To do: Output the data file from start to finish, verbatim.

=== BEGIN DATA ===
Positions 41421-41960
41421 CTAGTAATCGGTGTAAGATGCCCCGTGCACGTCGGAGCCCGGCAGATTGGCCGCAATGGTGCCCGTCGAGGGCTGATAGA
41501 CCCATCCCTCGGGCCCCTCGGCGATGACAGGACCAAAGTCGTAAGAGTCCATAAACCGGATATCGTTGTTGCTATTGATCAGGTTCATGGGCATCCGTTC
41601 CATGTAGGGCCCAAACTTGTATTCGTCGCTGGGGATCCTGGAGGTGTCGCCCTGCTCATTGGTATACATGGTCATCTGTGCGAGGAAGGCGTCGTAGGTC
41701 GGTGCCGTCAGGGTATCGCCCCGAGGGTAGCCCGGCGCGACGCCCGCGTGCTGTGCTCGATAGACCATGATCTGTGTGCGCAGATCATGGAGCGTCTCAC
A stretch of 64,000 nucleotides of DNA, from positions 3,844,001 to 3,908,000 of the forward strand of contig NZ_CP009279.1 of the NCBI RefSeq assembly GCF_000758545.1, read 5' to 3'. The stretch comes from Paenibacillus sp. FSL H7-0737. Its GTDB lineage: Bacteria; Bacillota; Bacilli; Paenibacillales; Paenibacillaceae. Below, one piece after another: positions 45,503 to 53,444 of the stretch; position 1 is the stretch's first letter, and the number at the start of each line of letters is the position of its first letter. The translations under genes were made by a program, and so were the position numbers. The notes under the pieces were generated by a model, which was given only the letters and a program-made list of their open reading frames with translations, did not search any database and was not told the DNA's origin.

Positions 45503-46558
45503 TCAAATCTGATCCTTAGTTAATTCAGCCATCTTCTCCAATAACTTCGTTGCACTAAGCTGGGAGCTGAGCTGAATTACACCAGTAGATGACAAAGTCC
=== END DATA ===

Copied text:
Positions 41421-41960
41421 CTAGTAATCGGTGTAAGATGCCCCGTGCACGTCGGAGCCCGGCAGATTGGCCGCAATGGTGCCCGTCGAGGGCTGATAGA
41501 CCCATCCCTCGGGCCCCTCGGCGATGACAGGACCAAAGTCGTAAGAGTCCATAAACCGGATATCGTTGTTGCTATTGATCAGGTTCATGGGCATCCGTTC
41601 CATGTAGGGCCCAAACTTGTATTCGTCGCTGGGGATCCTGGAGGTGTCGCCCTGCTCATTGGTATACATGGTCATCTGTGCGAGGAAGGCGTCGTAGGTC
41701 GGTGCCGTCAGGGTATCGCCCCGAGGGTAGCCCGGCGCGACGCCCGCGTGCTGTGCTCGATAGACCATGATCTGTGTGCGCAGATCATGGAGCGTCTCAC
A stretch of 64,000 nucleotides of DNA, from positions 3,844,001 to 3,908,000 of the forward strand of contig NZ_CP009279.1 of the NCBI RefSeq assembly GCF_000758545.1, read 5' to 3'. The stretch comes from Paenibacillus sp. FSL H7-0737. Its GTDB lineage: Bacteria; Bacillota; Bacilli; Paenibacillales; Paenibacillaceae. Below, one piece after another: positions 45,503 to 53,444 of the stretch; position 1 is the stretch's first letter, and the number at the start of each line of letters is the position of its first letter. The translations under genes were made by a program, and so were the position numbers. The notes under the pieces were generated by a model, which was given only the letters and a program-made list of their open reading frames with translations, did not search any database and was not told the DNA's origin.

Positions 45503-46558
45503 TCAAATCTGATCCTTAGTTAATTCAGCCATCTTCTCCAATAACTTCGTTGCACTAAGCTGGGAGCTGAGCTGAATTACACCAGTAGATGACAAAGTCC